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    December 12, 2008

    A new leader for HRC

    Posted by: Chris

    Kenbritt_lawriedemorest There's hope for the Human Rights Campaign, after all. Yes, I just wrote that. The reason is Ken Britt, the newly elected co-chair of the group's national board. Southern Voice reports:

    “This, for me, really is the highlight of my community activism,” says Britt, 59. “Serving the LGBT community at the national level is really, really important to me.”

    For more than 20 years, Britt has epitomized gay success and gay service in Atlanta. He was one of the founders of the gay business group the Atlanta Executive Network, served as board chair of AID Atlanta and Georgia Equality, held other leadership positions at HRC, and donated generously to everything from YouthPride to Lambda Legal Defense & Education Fund.

    Most impressively, Britt has engaged in gay rights causes while serving as executive director of one of Atlanta’s most prestigious law firms, Alston & Bird, defying longstanding fears that being involved in gay activism jeopardizes career opportunities.

    I met Ken when I was a newbie at Alston & Bird, waaaay back in early 1995, and was grateful that his years out of the closet made it easier for me as the firm's first openly gay lawyer. Well actually, another more senior attorney, Lawrie Demorest, had already been testing the waters, until she blew open the closet doors, referencing her work for HRC in her "partnership memorandum" -- the very document the firm would weigh in deciding whether to elevate her.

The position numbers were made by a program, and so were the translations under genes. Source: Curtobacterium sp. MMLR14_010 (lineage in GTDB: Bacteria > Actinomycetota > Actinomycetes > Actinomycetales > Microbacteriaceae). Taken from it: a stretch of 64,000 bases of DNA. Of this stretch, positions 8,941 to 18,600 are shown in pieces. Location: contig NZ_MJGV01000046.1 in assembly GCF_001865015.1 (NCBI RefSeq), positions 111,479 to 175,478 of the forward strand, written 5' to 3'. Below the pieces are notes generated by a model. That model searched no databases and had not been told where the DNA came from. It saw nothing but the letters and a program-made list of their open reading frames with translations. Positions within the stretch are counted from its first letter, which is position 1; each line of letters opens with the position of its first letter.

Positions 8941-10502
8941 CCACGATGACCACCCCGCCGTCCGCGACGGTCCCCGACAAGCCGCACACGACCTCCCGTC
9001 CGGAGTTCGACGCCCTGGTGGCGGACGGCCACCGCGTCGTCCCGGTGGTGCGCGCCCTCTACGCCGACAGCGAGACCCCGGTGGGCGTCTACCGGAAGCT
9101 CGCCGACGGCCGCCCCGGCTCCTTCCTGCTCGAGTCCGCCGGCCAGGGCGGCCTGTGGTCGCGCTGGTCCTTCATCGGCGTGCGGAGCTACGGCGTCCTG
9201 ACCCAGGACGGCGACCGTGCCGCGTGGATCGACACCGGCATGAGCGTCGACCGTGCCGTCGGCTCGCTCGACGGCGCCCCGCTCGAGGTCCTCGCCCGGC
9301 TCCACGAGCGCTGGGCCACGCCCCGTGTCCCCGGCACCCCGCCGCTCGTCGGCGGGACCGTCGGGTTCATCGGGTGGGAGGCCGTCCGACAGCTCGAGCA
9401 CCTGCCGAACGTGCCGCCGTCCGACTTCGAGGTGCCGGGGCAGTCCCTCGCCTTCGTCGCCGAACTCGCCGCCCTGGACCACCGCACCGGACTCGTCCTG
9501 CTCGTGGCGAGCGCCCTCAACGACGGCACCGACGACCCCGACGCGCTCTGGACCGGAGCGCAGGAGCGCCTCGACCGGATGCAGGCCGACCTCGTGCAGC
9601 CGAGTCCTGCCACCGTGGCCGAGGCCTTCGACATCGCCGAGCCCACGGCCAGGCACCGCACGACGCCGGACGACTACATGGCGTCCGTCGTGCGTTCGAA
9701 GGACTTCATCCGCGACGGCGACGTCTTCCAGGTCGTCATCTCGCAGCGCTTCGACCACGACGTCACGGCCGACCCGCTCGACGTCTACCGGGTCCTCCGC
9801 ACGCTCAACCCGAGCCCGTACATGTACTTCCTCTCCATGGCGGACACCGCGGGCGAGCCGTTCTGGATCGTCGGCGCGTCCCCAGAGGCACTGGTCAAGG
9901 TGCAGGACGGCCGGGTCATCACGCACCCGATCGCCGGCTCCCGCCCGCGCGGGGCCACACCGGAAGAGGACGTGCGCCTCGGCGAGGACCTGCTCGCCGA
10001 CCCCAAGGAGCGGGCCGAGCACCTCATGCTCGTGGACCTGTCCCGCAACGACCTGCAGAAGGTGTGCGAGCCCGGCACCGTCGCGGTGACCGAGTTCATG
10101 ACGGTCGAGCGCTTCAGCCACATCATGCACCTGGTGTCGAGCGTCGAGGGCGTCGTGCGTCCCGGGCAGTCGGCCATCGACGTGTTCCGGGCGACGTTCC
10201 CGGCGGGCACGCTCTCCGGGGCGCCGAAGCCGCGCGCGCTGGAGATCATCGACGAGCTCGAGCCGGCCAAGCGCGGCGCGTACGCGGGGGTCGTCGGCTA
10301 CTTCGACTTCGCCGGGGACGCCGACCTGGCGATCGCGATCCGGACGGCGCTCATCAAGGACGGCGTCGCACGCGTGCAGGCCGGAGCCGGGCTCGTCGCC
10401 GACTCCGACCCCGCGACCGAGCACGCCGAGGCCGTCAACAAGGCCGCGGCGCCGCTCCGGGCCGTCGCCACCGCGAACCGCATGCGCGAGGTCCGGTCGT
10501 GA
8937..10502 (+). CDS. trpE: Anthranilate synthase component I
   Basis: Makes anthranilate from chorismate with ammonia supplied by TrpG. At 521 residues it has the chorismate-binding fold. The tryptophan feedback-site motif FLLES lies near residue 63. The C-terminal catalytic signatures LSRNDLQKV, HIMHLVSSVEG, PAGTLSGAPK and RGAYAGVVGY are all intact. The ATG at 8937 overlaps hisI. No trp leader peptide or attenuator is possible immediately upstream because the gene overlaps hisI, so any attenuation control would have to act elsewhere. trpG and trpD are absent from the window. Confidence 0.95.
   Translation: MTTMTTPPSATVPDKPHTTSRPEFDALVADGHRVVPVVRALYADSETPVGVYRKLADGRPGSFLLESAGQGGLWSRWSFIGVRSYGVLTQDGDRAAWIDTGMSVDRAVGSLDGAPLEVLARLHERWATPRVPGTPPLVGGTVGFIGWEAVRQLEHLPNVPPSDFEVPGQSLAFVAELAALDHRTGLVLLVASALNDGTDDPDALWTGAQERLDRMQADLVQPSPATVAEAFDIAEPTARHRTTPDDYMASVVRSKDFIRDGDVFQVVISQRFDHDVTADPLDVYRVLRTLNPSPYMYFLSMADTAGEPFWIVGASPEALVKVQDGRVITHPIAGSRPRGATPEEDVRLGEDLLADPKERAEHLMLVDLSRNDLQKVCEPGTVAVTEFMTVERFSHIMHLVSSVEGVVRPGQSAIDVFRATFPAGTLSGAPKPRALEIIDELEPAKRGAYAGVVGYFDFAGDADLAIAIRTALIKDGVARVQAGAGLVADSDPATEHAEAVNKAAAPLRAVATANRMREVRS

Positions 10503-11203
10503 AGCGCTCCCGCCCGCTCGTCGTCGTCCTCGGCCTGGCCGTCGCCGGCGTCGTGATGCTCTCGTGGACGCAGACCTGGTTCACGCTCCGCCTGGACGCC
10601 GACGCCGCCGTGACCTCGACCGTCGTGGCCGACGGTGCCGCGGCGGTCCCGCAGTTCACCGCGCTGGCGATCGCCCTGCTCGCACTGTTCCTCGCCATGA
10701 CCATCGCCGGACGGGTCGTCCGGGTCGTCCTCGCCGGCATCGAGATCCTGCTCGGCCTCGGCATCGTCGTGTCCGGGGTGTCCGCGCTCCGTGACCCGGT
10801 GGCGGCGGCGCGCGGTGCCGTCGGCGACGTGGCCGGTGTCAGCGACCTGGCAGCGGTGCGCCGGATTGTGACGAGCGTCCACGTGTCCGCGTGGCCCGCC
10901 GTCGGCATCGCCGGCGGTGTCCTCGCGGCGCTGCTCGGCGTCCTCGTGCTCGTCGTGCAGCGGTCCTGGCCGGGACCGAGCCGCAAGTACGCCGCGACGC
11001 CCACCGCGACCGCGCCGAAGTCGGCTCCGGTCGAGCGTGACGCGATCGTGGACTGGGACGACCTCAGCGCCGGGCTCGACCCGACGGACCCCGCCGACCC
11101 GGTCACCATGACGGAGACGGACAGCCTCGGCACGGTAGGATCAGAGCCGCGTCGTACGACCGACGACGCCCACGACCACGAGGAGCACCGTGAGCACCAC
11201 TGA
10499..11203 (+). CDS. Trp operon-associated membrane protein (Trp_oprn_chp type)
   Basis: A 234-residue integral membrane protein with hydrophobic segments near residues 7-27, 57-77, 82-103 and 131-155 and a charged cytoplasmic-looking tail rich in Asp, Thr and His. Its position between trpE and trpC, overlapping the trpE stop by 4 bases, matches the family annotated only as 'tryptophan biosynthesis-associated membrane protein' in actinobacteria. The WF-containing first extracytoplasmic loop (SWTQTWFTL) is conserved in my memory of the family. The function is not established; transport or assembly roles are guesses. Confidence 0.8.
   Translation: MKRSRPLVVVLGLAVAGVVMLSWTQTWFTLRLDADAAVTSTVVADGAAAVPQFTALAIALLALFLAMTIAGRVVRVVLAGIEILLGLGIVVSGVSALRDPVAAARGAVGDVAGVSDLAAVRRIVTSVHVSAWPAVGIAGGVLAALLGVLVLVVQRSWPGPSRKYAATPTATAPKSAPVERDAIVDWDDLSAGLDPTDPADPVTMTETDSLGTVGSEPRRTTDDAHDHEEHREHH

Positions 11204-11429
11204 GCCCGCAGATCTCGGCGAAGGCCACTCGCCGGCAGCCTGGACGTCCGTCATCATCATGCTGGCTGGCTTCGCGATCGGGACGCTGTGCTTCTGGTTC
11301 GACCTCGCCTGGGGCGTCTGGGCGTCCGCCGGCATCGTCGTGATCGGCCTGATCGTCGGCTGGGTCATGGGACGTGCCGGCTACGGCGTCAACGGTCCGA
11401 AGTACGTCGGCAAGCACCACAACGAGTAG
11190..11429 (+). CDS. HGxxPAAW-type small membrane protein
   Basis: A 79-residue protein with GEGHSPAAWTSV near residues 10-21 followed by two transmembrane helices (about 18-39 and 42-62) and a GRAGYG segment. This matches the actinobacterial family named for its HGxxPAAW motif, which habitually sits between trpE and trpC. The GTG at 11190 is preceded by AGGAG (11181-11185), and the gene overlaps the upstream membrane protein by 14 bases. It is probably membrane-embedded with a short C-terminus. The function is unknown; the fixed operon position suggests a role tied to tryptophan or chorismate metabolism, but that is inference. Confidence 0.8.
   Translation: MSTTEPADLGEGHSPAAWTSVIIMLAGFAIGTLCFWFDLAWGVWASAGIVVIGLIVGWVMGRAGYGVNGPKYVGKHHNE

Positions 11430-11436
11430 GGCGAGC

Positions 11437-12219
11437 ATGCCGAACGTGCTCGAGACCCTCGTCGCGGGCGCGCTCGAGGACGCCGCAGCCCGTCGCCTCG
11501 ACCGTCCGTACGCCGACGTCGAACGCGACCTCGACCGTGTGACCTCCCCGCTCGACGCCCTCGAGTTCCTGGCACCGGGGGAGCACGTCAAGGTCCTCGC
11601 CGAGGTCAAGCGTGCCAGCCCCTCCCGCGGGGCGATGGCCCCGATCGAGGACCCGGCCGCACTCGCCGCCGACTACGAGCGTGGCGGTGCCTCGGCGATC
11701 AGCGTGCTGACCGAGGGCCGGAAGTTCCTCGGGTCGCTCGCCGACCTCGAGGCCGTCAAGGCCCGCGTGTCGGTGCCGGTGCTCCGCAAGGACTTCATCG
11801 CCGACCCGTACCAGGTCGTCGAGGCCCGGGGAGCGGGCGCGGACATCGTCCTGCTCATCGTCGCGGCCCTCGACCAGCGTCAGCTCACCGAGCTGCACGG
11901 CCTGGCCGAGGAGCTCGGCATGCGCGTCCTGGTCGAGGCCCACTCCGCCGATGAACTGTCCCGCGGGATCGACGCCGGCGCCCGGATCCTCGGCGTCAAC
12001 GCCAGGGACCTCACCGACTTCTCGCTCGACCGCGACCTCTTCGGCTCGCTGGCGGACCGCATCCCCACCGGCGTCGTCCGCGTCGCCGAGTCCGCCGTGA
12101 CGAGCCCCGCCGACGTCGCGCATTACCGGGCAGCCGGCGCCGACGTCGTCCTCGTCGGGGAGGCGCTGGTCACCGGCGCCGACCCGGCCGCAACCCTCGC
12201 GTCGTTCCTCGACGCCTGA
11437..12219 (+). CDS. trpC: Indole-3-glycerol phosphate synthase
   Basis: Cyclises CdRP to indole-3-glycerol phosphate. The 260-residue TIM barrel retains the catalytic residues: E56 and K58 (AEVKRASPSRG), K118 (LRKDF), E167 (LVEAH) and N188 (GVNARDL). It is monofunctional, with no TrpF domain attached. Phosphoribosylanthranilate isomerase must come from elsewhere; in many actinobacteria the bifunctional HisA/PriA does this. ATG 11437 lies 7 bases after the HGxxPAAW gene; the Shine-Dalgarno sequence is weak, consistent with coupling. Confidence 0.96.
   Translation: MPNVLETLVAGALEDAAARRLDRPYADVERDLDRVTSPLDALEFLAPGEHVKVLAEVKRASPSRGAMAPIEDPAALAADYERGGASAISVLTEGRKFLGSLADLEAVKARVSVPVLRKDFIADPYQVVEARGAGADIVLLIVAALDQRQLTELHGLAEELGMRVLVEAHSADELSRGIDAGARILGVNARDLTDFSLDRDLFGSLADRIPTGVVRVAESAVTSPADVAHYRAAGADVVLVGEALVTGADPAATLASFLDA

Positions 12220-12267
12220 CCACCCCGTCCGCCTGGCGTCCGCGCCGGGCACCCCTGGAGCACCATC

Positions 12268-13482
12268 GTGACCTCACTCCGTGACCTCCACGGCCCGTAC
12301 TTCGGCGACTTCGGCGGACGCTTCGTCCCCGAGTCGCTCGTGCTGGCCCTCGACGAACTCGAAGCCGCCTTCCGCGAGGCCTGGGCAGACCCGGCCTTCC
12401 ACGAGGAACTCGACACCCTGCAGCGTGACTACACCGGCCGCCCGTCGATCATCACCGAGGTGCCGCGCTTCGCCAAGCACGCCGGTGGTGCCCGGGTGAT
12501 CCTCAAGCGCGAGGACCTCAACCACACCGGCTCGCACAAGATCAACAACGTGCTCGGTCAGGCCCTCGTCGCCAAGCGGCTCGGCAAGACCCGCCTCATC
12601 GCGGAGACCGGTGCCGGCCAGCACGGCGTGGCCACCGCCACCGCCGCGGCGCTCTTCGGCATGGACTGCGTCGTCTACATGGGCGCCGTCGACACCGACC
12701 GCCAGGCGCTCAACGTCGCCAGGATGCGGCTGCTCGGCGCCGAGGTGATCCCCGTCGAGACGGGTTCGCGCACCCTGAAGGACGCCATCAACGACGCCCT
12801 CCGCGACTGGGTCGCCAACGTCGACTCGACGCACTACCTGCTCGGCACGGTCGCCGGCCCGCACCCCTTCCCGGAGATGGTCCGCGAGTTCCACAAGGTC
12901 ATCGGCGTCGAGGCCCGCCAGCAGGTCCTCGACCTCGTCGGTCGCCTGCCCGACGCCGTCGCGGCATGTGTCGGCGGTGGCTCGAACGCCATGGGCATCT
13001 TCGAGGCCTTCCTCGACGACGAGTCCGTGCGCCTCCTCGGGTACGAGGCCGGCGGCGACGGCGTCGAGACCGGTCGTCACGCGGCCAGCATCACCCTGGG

Lawrie made partner and went on to lead HRC as well, serving herself as co-chair a few years back. My years of criticism of HRC and its paid leadership -- Elizabeth Birch, Cheryl Jacques and now Joe Solmonese -- have put a strain on my friendship with Lawrie, but I have always had the greatest respect and appreciation for her personally and professionally.

    It will be very interesting to see what impact Ken might have on HRC and Solmonese. Like Lawrie, Ken can be the good company man, and like Lawrie he is wicked smart. Ken also knows how to run a board, and do so agressively, through his tenure at AID Atlanta, Georgia Equality and AEN, a business networking group that gave me the start I needed to launch Window Media, lo these many years ago.

    There are some early hopeful and less-than-hopeful signals in Ken's SoVo profile. Unfortunately, Ken seems to sing from the Solmonese Songbook of Minimal Expectations:

    “We have got some real challenges and opportunities ahead of us, and HRC needs to keep up and be responsive,” Britt says. “But there has to be a balance between what really works in Congress, which is where we primarily lobby, and the sincere activism that is coming out of Prop. 8 and other initiatives this election.

    “There’s a new generation of gay activists popping up, and they’re pushing the agenda further and faster, which I think is terrific,” he adds. “There has to be a balance between what we want, if we could wave a magic wand and accomplish everything overnight, and reality.”